i also got a new fish the in other breed of platy because the fish keeper at my LFS told me they could interbreed and it might make what im doing with the fish go faster, i got him today and named him Rodney and am about to add him to the Large Tank with Tyrone  before taking Tyrone out and putting more females in the tank with Rodney to let nature take its course. the Fish keeper did tell me to drip acclimate him however as the PH shock may be too much so that's what I'm currently doing and he's on his 2nd dip.

      that does make me wonder however can i now add shrimp to the tank or is the PH going to be a massive problem. i estimate i have between 60 and 100 shrimp in the small tank and want to transfer over say 10?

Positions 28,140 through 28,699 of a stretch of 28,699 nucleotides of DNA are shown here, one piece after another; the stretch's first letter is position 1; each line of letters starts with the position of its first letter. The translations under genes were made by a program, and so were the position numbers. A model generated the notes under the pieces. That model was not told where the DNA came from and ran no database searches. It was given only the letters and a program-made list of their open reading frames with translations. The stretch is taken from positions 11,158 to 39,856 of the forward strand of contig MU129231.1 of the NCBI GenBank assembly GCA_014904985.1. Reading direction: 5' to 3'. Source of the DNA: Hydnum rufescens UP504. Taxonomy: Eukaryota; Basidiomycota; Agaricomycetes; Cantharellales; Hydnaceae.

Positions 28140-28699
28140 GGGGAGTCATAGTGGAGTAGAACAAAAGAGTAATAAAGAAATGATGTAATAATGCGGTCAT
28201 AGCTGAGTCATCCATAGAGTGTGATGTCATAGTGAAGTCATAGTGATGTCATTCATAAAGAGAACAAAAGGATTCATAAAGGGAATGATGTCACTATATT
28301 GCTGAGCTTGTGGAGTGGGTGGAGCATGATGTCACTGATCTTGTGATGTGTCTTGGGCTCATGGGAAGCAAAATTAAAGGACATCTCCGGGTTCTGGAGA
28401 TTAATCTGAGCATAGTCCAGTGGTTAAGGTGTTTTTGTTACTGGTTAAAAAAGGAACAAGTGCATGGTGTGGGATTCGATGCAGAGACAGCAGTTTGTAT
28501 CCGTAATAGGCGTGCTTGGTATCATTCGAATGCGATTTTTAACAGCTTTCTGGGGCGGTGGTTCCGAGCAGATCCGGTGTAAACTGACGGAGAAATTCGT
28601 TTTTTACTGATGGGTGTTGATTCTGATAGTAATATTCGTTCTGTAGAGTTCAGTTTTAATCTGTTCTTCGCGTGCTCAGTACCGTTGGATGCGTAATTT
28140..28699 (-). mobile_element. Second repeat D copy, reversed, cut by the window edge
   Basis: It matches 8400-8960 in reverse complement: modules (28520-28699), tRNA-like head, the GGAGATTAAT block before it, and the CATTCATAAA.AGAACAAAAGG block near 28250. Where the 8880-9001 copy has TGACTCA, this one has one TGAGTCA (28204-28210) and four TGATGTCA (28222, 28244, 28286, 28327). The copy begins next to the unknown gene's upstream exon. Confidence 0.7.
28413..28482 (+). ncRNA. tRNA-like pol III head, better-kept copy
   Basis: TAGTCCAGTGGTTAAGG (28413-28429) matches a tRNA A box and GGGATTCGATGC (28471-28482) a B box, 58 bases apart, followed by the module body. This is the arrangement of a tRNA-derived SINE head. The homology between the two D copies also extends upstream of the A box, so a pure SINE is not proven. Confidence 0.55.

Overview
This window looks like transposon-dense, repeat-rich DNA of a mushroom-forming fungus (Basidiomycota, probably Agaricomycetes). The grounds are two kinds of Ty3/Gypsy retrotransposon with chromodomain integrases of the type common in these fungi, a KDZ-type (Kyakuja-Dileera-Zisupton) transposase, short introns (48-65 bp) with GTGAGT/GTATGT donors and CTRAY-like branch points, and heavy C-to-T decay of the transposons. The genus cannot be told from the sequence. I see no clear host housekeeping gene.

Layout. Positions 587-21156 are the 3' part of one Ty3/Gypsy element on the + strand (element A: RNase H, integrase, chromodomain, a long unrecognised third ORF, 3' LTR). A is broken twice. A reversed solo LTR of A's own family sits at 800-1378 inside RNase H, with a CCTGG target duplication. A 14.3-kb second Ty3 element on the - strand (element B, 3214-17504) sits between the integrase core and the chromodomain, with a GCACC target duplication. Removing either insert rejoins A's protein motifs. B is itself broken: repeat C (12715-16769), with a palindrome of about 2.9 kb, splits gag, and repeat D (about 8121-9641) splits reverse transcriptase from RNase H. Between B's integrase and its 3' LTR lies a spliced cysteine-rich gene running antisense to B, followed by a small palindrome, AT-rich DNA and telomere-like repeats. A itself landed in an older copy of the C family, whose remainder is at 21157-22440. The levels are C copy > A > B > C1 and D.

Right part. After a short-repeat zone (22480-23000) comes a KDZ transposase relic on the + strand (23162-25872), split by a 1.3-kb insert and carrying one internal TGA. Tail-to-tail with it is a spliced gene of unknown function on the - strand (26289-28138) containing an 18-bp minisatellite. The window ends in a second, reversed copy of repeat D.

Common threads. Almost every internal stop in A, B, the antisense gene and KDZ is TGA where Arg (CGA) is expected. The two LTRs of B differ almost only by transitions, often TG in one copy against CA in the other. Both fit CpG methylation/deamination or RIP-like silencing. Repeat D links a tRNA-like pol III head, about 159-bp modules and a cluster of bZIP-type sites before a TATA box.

• sdlTBfanUK
      Thanks for replying. I know what you mean about breeding, I started off with about 10 and was soon (couple of months) over 100, and  I am sure that would have kept going up if the tank could  have supported more??? I don't see any reason that it wouldn't work with bee shrimps if it is working so well for your cherry shrimp. Obviously the parameters are different but if you are managing to keep the cherry tanks stable I don't see why the bee would be any different, although they are a lot harder to keep! Worth a try though unless someone says otherwise? I shall certainly follow this with some interest. Simon 
    • Myola